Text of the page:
In the early stages of the COVID-19 pandemic last year, churches around the country were unfairly targeted with overly strict lockdowns and other restrictions that many believe were clear violations of Americans’ First Amendment rights.
Fearing a new round of restrictions due to the emergence of the delta variant of the COVID-19 virus, a Maine church petitioned the U.S. Supreme Court to step in and prevent the state from imposing a new round of church lockdowns. The request was outright denied by liberal SCOTUS Justice Stephen Breyer, Fox News reports.
Churches prep for the worst
While a number of churches in several states scored victories at the Supreme Court level over the legalities of shuttering houses of worship during the pandemic while keeping strip clubs and bars partially open, the victories came long after the harsh lockdowns had taken place.
In an earlier report from Fox News, the Calvary Chapel of Bangor asked the Supreme Court to block Maine’s governor from once again imposing lockdowns that affect worship services, citing a strong possibility of that happening once again, given the recent surge in COVID-19 cases around the state and country.
“Despite the abundant precedent from this Court, Maine ignored it all and continued to impose discriminatory and unconstitutional restrictions on religious worship services long after it became clear they were unconstitutional,” the church wrote at the time.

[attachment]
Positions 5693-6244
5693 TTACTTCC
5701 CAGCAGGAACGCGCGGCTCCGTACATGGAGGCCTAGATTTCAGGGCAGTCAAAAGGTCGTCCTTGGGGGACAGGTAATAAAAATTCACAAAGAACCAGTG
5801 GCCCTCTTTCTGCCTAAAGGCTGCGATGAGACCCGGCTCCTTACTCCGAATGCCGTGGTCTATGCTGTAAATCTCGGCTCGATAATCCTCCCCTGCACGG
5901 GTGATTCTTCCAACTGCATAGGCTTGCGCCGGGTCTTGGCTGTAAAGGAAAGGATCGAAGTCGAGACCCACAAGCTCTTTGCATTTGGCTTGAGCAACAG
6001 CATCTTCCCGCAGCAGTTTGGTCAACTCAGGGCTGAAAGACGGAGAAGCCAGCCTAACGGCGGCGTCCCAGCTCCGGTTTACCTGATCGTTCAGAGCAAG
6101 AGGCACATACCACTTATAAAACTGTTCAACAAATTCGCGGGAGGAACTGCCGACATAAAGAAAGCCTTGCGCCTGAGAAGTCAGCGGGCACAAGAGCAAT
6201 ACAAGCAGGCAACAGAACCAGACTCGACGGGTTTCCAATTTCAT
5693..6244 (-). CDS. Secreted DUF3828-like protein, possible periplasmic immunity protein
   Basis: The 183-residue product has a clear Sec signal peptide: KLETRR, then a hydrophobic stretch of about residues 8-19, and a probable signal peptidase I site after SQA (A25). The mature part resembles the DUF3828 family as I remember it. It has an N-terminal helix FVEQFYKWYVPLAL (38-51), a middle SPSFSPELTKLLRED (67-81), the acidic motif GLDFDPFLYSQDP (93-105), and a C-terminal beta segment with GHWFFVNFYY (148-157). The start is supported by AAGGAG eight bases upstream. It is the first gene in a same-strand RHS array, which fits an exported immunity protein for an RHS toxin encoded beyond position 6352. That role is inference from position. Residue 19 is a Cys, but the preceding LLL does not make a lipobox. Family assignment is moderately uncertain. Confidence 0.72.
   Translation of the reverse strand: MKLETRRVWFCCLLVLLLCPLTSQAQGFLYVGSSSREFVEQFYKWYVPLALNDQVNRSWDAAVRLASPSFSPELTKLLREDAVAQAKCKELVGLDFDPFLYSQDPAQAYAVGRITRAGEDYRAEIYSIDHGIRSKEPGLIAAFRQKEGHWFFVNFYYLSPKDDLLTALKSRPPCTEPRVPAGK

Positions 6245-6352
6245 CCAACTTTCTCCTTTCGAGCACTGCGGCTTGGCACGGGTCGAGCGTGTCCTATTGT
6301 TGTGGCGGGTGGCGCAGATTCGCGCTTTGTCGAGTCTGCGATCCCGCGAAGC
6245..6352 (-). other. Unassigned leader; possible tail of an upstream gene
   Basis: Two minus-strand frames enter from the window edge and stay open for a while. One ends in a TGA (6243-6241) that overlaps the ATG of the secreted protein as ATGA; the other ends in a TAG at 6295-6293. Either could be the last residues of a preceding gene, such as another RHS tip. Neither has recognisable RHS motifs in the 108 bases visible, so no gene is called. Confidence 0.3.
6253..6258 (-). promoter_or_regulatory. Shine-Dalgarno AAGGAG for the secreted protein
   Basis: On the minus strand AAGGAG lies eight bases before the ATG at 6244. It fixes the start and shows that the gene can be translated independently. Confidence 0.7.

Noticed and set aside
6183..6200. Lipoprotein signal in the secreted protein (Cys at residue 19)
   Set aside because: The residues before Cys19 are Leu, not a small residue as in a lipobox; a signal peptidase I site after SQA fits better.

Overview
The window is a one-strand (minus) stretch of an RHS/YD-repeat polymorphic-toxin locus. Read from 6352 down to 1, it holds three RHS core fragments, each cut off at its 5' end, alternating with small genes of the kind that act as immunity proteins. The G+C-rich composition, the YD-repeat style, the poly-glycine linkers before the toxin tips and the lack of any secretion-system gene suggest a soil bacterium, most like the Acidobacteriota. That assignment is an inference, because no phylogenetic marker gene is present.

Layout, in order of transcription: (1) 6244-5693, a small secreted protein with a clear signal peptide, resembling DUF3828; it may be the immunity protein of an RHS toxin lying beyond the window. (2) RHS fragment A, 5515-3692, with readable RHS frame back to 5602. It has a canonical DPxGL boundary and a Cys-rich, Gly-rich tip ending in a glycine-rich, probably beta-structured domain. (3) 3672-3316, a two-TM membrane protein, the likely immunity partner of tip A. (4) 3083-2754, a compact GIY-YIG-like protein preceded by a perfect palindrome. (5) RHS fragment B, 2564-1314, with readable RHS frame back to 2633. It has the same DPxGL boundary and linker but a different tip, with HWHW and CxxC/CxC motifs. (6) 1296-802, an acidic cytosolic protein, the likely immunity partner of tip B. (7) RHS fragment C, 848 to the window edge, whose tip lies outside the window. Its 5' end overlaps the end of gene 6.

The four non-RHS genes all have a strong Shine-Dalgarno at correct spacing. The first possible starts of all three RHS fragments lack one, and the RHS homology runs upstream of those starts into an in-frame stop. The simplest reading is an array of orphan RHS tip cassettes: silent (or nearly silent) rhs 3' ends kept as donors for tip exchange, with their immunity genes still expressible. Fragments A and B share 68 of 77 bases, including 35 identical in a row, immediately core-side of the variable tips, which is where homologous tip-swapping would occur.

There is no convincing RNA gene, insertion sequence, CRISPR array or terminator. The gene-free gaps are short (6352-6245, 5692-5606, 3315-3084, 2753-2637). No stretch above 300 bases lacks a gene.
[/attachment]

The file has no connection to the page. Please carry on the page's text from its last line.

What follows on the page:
It added: “In fact, even after all of the various restrictions had been enjoined or rescinded, Maine maintained the dubious distinction of imposing the most severe restrictions in the nation on places of worship.”
The church was referencing Gov. Janet Mills’ (D) extreme reaction last year in which she banned all worship services, before slowly backing them down by instituting capacity limits.
Breyer denies motion
It doesn’t appear as if the Calvary Chapel of Bangor will prevail in their request to the high court, as Justice Breyer not only rejected the church’s request for an injunction but did so without comment.
Fox noted that the motion was unlikely to be heard, given that the state formally lifted all of the restrictions in May, though the church is clearly looking at the possibility of it happening again in the near future.
NBC News noted that filing for such an injunction and being denied is typically the case when it involves a hypothetical situation, as realistic as it might possibly be.
An attorney with the Florida-based Liberty Counsel believes that given the unique circumstances and past history of the state’s lockdown measures, the church was well within its rights to request the injunction.
“The fact that the governor is already raising the alarm over the new variants and her continued power to reinstate her prior restrictions at any time demonstrates the continuing need for injunctive relief from this court,” the unnamed lawyer said, according to Just The News.